It wasn’t supposed to take this long, but it’s finally happened: Chelsea are Premier League champions.
Jose Mourinho’s three-year quest for a meaningful title ended this week with Chelsea crowned after their 1-0 defeat of Pardiola’s Crystal Palace, and while I think it took longer than expected (or needed to), the inevitable is finally upon us.
Sure, Mourinho might feel that his team underachieved in Europe – bowing out to a PSG team that spent the majority of the second leg down a man – but locally, this was always Chelsea’s league to lose. It wasn’t always pretty, but it sure was efficient.
Chelsea started out this year displaying an attacking fluency that was absent from last year, and led by Diego Costa and Cesc Fabregas, the West London club played some pretty football.
Maybe too pretty for their manager’s liking.
Since the New Year, this team has displayed both the qualities and faults of its manager. Chelsea transformed from a free-wheeling offensive juggernaut to a defensively sound outfit that suffocated opponents. Perhaps it was because of fatigue and suspensions, or maybe because Mourinho thought his team was too loose, but whatever the case, this team transformed at around the time of the 5-3 defeat to Tottenham, when the Spurs midfield (!!!!!!) pressed the double pivot of Nemanja Matic and Fabregas, exposing the lack of pace in Chelsea’s centre backs.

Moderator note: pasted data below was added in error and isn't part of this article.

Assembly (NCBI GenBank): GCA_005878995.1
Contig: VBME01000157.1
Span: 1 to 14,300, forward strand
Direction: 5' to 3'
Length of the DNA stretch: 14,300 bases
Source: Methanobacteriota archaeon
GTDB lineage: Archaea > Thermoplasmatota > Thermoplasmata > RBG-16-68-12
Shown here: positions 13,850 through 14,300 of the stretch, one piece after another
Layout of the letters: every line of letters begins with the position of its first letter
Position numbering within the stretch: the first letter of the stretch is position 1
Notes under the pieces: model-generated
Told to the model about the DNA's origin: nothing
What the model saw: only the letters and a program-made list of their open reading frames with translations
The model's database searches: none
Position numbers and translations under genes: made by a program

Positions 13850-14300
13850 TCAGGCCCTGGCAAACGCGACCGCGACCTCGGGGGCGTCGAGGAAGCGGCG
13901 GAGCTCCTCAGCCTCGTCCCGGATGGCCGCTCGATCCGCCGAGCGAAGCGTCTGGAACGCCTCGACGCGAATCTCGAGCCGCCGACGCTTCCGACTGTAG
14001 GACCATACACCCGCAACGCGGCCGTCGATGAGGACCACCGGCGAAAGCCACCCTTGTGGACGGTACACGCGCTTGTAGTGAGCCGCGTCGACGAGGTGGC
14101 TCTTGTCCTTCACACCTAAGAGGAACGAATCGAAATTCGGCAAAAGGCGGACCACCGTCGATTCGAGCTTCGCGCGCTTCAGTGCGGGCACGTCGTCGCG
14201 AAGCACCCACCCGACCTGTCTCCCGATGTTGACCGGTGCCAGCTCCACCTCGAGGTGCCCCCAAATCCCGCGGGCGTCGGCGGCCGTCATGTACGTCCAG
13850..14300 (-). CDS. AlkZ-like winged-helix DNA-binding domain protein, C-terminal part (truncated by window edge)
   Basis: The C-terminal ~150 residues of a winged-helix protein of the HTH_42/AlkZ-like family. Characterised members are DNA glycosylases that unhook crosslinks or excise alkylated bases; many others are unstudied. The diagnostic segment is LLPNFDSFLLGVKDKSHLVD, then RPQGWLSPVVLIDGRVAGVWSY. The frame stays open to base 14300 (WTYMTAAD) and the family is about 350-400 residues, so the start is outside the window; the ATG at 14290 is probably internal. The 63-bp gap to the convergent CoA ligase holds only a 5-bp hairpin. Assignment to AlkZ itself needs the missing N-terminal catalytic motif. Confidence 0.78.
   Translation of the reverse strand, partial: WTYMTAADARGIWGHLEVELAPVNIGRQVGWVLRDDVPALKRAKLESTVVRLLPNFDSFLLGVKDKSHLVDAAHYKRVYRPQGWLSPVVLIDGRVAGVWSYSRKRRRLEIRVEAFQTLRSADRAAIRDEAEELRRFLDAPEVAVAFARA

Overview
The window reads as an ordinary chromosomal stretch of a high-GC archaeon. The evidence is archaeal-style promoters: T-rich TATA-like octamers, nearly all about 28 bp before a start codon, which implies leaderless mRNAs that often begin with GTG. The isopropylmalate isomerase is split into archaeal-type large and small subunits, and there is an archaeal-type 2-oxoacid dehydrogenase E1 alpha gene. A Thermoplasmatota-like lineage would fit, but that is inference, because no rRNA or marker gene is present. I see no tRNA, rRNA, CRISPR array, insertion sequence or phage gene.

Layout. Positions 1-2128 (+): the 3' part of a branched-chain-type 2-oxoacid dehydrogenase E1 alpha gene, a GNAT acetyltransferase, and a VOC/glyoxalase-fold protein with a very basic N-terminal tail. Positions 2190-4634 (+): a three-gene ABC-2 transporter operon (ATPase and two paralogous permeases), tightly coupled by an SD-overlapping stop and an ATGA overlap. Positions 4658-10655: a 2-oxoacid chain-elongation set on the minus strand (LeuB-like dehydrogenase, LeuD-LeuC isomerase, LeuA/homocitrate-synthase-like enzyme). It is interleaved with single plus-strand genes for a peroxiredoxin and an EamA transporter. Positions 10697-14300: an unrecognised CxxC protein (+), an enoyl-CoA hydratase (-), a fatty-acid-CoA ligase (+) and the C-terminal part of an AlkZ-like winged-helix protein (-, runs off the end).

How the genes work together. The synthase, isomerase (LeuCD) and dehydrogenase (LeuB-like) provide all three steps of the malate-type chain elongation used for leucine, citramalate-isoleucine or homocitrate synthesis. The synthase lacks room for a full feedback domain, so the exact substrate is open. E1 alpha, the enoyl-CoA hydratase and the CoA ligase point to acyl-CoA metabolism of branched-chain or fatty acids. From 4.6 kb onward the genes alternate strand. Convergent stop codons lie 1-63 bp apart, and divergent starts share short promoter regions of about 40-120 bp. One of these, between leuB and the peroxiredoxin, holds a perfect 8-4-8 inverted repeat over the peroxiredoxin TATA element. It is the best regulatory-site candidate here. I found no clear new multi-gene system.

From then on, Mourinho tightened the defense and conservatively coasted to the title, helped by the relatively tame challenges from the rest of the league. Arsenal put up a valiant effort in 2015, but while Arsene Wenger’s team may be the kings of North London, they didn’t have enough to withstand their western opponents, with Wenger playing the role of Stannis Bartheon to Mourinho’s Tywin Lannister (I don’t know if Mourinho enjoys his wine to the extent that Cersei does, but then again, no one probably does).
Meanwhile, City faded down the stretch despite the best efforts of Sergio “Brienne of Tarth” Aguero. On New Year’s Day, they were joint top. As of May 5, they are second and fading fast, with Manuel “Renly” Pellegrini looking like a dead man walking.
Louis van Gaal’s Manchester United are probably a year away, and next season will probably mount more of a challenge to the West Londoners, but they did play a part in the vanquishing of a pretender to the throne.
Yes, THAT pretender.
Fresh off a second place finish last year, Liverpool and their Robb Stark of a manager, Brendan Rodgers, talked a big game and even warned van Gaal of the challenges of the BPL. Perhaps he should have taken his own advice, especially against the Dutchman, who flayed his formation twice and is set to finish above Rodgers for a spot in the Champions League. (In this analogy, Wayne Rooney is Theon Greyjoy.)
These were all subplots in the main story of Chelsea’s ascent to the Premier League throne. The next chapter for Chelsea is to capitalize on the local successes and try to conquer Europe.
Then, and only then, will Mourinho have paid his debt.